THE landslide in Lengkok Lembah Permai, Tanjung Bungah, Penang, is a tragedy for at least two reasons. One is most certainly because 11 innocent lives were lost. The other is because people who were in the position not to proceed with the development project, despite receiving disapproval from the authorities, did not pay heed to the advice. Advice was aplenty, from Putrajaya and Penang, too. One was from the Department of Environment (DoE), which issued a letter of rejection on Jan 23, 2015, to developer Taman Sri Bunga Sdn Bhd (TSBSB) when the latter applied for planning approval. Now, how the developer went ahead in spite of DoE’s rejection remains a mystery. Non-governmental organisations and others have been calling for a halt to projects on the hills, reminding developers and authorities about earlier tragedies in the country. But some chose to be as deaf as doorposts.
The DoE had very good reasons to reject TSBSB’s “Application for Planning Approval”. The hillside development is located next to a granite quarry, which has been operating since 1960, and has all the signs of continuing for many years to come. And, there is no buffer zone between the apartment project and the quarry, whose blasting site is a mere 400 to 500m away. The quarry’s crushing site is just 162m off the proposed apartments. Just think of the safety and health issues that the housebuyers would have to put up with. Whither the so-called corporate social responsibility (CSR) that many Malaysian companies boast about? CSR seems to be reduced to philanthropy, and some occasional photo opportunities for C-suite executives. This is a gross misunderstanding of the philosophy and principle of CSR. A company that cares for people and the environment will conduct its entire business operation in a responsible manner. No exemptions, no exceptions, be it a small developer or a Fortune 500 company. While everyone connected to the Lengkok Lembah Permai apartment project must shoulder the burden and guilt of the tragedy, the question remains — how did TSBSB proceed with work despite DoE’s disapproval?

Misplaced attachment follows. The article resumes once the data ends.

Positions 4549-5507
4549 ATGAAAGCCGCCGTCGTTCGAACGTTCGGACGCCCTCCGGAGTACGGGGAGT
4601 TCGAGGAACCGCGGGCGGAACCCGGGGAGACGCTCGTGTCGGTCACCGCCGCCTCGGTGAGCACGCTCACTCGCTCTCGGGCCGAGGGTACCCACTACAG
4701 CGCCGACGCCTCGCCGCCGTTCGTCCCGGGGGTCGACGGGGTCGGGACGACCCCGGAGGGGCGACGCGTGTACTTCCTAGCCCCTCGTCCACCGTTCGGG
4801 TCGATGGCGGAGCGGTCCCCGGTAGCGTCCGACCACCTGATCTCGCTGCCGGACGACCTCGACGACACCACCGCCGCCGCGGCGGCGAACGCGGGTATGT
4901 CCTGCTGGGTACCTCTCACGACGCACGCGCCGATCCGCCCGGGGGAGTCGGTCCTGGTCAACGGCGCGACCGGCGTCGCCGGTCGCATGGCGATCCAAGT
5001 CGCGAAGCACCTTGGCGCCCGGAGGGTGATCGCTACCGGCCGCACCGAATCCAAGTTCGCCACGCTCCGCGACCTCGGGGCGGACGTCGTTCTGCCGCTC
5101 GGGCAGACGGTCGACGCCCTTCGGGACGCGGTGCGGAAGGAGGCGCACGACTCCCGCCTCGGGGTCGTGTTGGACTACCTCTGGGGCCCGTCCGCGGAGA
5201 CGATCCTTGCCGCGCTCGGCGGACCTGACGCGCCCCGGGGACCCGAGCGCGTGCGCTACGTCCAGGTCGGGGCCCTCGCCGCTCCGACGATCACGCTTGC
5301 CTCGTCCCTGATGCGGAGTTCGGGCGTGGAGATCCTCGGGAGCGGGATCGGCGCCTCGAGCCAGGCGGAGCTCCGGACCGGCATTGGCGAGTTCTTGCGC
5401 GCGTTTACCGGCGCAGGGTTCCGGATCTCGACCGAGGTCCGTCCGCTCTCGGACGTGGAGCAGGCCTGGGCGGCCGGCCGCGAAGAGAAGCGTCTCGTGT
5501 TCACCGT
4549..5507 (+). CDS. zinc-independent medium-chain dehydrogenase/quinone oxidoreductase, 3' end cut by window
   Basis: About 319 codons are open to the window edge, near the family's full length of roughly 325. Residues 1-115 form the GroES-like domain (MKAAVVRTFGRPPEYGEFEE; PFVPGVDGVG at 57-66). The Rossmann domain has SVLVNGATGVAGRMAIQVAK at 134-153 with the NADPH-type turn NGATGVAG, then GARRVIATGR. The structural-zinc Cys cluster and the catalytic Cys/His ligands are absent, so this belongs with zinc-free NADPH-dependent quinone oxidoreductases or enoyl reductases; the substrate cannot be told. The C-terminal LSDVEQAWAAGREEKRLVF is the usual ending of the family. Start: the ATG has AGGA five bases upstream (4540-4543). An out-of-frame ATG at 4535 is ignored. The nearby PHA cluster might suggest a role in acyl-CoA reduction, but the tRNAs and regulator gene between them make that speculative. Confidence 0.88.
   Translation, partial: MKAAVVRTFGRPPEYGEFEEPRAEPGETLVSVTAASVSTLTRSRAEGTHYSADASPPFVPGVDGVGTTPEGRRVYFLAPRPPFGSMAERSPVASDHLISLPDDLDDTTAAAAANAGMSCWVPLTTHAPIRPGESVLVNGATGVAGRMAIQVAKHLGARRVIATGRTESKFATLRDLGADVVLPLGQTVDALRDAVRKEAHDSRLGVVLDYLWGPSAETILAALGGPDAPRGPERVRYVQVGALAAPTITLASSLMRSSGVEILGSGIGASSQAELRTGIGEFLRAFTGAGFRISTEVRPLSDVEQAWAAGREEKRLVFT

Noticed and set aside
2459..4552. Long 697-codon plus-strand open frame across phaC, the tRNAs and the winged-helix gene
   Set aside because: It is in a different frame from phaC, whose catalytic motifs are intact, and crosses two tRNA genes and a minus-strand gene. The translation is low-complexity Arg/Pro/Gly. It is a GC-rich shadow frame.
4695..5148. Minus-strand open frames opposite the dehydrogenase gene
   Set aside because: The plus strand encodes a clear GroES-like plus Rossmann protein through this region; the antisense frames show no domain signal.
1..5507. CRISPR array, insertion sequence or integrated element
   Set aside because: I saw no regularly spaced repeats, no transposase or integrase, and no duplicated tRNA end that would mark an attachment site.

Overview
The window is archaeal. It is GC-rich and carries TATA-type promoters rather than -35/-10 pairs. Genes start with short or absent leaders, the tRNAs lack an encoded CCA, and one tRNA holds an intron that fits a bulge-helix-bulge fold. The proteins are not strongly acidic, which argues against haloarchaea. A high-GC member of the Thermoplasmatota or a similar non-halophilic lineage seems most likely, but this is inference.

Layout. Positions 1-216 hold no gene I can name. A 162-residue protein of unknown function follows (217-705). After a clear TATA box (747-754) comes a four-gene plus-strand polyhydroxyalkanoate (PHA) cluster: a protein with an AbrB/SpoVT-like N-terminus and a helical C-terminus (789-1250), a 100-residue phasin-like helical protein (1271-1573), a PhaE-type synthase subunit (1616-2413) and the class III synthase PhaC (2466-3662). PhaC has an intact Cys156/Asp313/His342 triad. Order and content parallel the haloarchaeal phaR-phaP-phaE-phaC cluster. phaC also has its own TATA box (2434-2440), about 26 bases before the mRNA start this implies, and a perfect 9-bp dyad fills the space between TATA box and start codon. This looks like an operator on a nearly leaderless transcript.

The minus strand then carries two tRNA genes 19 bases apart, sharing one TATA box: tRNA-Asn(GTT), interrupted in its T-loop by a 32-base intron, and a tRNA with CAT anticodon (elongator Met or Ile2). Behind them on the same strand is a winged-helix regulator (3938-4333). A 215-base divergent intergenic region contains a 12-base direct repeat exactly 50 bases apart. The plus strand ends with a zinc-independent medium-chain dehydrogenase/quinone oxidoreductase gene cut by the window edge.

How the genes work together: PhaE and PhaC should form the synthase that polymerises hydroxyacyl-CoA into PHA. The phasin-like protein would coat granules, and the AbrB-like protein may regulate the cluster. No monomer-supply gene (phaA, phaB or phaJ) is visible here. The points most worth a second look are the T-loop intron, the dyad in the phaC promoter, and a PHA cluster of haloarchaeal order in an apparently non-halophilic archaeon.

Why do we forget so easily? The 1993 Highland Towers tragedy that took 48 lives is not ancient history; it is less than a generation old. And, it was due to a landslide, too. There have been others, like the landslide in Bukit Antarabangsa in 2008 that took four lives and buried 14 bungalows. Have we not learnt anything? Building residential towers or apartments on hills requires clearing of trees and surface plants that bind the earth together, and, clearing them means creating the conditions for landslides to happen. Developers and authorities know this, and yet they sprout like mushrooms on hills. Well, almost. The landslide in Lengkok Lembah Pantai was a tragedy that signalled its coming. People working at the construction site had witnessed minor landslides before the big one on Saturday. The last minor landslide at the site was on Thursday, two days before it was too late for anyone to do anything. This is the tragedy of not taking heed.